Why It’s Impossible to Tune a Piano
In this video from MinutePhysics, Henry Reich looks at exactly why even a freshly tuned piano isn’t actually in tune. If you like this video, go check out and subscribe to MinutePhysics here. You can also join us in supporting Henry’s efforts to make more videos like this by donating via MinutePhysics’ Patreon page here.
If you liked this video, you might also enjoy:
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- Catgut strings were never made out of actual cat guts. Catgut is (and was) made from the walls of various animal intestines though. Generally sheep or goat intestines are preferred, but occasionally other intestines are used, such as intestines from pigs and cows. This practice of making strings and cord from animal intestines can be found going all the way back to the Ancient Egyptians. Both the Ancient Egyptians and catgut makers all the way up to today tend to prefer making these cords and strings from herbivorous, rather than carnivores, like cats. So if catgut was never made from actual cat intestines, where did the name come from? One theory is that it came from “cattle-gut” and was eventually shortened down to just “catgut”. An equally plausible argument is that it derived from “kit-string” also known as “kit-gut”- a “kit” being a fiddle. Another theory, which is probably dubious, is that makers of these strings in the 17th century chose the word to fool people into thinking the strings were actually made from catgut, thus, protecting their trade secrets.
- Catgut strings are prepared by cleaning the intestines of undesirable additions. They do this by soaking the guts in water, then using a knife to scrape off the fat and other such things attached to the intestines. From there, the intestines are soaked in an alkaline substance and smoothed out. The surviving microbes on the catgut are then killed via sulfuric fumes. From there, the intestines are ready to be stretched/wound/etc. into appropriately sized strings.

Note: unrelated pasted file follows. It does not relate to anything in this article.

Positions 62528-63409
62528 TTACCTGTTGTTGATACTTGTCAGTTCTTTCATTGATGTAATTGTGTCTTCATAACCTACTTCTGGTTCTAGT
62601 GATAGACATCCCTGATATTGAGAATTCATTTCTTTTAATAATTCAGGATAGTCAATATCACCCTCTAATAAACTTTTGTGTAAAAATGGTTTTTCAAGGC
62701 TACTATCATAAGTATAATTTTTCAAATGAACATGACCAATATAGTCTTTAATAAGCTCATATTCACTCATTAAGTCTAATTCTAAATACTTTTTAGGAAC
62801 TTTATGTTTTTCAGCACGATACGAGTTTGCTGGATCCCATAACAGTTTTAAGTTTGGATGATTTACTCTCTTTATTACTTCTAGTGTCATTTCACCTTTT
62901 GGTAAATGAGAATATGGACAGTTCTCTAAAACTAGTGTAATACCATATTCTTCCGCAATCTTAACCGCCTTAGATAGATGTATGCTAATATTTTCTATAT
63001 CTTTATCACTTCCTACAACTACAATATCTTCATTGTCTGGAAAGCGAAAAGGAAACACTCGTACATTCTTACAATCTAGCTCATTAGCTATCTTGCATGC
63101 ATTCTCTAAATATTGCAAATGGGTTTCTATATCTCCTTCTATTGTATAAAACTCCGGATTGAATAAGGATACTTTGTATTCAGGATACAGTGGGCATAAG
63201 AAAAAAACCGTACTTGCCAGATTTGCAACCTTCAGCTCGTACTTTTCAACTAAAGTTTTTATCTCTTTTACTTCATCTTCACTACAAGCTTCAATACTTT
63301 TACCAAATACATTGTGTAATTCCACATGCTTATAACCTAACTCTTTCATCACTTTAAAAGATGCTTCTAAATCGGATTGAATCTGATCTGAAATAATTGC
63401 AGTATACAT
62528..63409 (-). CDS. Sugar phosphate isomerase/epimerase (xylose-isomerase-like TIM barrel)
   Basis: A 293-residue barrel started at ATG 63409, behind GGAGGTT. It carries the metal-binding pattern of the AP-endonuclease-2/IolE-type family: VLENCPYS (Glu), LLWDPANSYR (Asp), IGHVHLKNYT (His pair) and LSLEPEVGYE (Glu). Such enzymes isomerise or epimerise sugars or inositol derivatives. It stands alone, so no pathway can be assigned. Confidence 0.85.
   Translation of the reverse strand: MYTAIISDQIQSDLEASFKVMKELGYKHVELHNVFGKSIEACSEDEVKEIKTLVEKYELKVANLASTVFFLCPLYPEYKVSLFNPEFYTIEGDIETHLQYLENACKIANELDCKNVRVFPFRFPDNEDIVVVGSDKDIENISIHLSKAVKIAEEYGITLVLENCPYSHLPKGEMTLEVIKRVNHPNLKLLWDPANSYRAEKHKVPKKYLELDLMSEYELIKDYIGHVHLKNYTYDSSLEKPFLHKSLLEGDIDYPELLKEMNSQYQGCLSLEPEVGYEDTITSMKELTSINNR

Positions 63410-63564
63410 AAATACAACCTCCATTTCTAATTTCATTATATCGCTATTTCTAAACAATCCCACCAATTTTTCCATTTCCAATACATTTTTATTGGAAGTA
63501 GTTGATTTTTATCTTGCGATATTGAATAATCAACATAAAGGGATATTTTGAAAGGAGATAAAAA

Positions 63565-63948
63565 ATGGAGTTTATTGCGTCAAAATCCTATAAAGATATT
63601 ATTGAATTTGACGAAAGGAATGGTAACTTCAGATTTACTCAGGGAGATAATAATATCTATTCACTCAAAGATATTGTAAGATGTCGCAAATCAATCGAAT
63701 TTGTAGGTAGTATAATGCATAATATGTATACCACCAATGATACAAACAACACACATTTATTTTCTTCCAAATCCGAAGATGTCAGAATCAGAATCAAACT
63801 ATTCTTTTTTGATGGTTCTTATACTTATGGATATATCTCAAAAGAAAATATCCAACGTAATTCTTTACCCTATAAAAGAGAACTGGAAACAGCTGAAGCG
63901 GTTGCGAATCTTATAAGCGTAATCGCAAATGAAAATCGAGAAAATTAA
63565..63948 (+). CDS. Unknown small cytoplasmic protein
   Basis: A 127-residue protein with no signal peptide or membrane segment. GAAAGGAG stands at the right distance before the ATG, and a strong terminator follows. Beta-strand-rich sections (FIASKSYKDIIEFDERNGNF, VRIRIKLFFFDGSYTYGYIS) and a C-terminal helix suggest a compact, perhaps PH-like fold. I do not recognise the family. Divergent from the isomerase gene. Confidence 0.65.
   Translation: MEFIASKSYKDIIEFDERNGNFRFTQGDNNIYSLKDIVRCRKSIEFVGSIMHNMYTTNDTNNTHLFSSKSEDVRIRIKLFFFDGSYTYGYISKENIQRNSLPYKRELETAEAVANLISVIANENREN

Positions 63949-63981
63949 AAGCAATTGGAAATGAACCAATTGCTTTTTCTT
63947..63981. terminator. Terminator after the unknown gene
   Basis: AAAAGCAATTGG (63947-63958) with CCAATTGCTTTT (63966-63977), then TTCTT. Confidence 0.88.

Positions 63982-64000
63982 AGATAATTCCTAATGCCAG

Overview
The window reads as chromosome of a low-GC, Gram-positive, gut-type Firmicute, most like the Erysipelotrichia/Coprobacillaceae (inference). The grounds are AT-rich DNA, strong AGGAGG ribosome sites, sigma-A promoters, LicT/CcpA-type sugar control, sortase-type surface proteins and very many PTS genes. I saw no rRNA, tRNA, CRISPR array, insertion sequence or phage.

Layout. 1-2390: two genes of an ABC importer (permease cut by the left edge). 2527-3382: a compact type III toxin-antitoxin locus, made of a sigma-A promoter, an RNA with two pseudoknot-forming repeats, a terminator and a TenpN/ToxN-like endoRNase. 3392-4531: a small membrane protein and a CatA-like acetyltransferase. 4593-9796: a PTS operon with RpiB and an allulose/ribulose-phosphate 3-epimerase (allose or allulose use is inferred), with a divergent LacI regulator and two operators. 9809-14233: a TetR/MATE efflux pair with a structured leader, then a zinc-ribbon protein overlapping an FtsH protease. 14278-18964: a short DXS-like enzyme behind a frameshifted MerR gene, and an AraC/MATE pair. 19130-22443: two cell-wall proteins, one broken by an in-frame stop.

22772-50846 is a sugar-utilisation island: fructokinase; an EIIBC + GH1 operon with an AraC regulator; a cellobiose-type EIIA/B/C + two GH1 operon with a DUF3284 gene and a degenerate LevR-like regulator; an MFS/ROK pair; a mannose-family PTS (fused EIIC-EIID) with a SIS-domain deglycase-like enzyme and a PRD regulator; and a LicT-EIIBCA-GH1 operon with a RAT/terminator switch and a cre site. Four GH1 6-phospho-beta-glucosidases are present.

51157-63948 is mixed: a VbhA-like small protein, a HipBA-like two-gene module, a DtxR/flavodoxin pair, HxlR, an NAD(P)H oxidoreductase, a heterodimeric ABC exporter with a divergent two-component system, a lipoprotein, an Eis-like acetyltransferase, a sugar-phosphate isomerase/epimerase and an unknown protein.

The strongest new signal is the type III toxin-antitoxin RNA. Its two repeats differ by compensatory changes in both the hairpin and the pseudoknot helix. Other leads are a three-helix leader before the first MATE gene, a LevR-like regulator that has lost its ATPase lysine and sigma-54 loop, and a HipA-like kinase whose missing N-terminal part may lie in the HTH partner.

- Animals that are quite lean tend to produce significantly higher quality strings than animals that possess large amounts of fat. This is one of the reasons pig gut isn’t typically preferred.
- Catgut isn’t just used for instruments, but is also often used in very high quality tennis rackets; bow-strings; for hanging weights on high-end clocks; and sometimes used for stitching wounds, though that practice has gradually given way to using cotton and synthetic threads, which seem to make wounds less prone to infection.
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Also, “catline” gut strings were used for lower-pitch strings in the 16th – 18th centuries, until the idea of winding metal wire around gut strings came into use. The gut was wound in the same way as a catline – special rope used to secure an anchor on a sailing ship.
Also, check out different historical temperaments like the ones described by Werkmeister. Chords in keys with few sharps or flats are harmonious and stable, while ones further from C have more energy.